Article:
What is diabetic retinopathy?
Diabetes is a disease that affects the blood vessels throughout the body, particularly vessels in the kidney and eye. When blood vessels in the eye are affected, this is called diabetic retinopathy. Diabetic retinopathy is the leading cause of blindness among adults in the United States. If you are diabetic, your risk of developing diabetic retinopathy increases over time.
How common is diabetic retinopathy?
Approximately 80 percent of people who have diabetes for 15 years or longer have some damage to their retinal vessels.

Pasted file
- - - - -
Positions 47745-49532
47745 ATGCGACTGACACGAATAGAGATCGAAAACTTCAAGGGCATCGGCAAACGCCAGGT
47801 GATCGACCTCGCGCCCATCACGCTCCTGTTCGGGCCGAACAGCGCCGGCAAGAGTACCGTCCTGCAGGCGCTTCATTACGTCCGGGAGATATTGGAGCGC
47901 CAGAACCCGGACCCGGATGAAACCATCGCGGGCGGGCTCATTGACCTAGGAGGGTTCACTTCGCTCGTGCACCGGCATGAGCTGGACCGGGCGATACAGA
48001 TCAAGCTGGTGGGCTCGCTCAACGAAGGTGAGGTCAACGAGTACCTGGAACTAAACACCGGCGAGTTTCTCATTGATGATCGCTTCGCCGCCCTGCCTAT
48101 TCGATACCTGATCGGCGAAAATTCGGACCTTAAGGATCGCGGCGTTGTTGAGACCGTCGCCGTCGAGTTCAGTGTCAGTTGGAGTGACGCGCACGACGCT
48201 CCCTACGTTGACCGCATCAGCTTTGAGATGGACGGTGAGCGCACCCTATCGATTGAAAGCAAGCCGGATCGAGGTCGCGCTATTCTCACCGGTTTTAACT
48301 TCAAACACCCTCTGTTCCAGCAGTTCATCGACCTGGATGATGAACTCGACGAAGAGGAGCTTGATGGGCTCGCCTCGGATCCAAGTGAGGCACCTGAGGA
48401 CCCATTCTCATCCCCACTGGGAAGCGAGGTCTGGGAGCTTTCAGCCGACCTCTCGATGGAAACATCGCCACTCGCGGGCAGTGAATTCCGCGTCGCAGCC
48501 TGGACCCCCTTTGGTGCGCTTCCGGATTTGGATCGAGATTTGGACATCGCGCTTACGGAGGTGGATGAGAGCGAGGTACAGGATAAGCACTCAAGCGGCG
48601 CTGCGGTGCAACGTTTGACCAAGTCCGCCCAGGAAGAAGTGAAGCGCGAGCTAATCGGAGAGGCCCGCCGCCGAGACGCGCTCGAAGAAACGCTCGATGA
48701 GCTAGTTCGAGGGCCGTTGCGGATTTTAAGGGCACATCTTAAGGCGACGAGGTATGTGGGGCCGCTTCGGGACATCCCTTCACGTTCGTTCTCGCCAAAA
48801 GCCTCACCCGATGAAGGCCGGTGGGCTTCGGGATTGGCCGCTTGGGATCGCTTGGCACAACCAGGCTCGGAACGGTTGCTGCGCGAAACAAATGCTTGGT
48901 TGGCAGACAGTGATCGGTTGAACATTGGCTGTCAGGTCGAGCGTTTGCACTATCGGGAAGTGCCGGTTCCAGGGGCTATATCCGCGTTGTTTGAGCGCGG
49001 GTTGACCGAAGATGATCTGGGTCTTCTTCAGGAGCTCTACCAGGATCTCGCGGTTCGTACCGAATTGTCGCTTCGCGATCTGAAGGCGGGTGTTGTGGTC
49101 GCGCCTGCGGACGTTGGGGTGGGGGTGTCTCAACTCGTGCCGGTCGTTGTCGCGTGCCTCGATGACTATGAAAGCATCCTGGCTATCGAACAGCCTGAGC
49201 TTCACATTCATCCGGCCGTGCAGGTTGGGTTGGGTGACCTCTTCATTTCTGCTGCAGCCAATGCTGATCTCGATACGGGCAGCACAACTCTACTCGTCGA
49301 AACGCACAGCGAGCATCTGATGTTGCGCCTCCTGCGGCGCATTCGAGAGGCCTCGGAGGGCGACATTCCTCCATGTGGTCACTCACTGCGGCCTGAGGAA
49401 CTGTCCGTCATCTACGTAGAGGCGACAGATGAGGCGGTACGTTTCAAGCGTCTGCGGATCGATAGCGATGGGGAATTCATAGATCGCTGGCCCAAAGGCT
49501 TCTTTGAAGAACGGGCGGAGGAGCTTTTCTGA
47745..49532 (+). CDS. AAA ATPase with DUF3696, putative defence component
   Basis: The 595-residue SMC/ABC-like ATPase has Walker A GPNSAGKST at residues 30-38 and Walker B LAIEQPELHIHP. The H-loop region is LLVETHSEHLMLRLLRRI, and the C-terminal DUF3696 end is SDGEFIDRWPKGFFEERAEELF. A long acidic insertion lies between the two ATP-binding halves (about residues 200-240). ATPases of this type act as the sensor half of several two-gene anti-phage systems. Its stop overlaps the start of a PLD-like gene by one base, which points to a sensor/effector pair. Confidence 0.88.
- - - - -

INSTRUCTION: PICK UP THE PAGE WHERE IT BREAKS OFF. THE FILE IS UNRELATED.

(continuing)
How does diabetic retinopathy affect vision?
When the blood vessels located within the retina are damaged due to diabetes, they may leak fluid or blood or form scar tissue, reducing the ability of the retina to detect and transmit images.
Is there more than one type of diabetic retinopathy?
There are two main types of diabetic ocular problems: background diabetic retinopathy (BDR) and proliferative diabetic retinopathy (PDR). BDR involves retinal hemorrhages and swelling for which laser treatment may be indicated. PDR is more severe, with scar tissue formation necessitating the need for laser treatment and/or surgery.
What can I do?
If you are a diabetic, you can reduce your chance of developing diabetic retinopathy by keeping your blood sugar levels under control and by having your eyes examined at least once a year.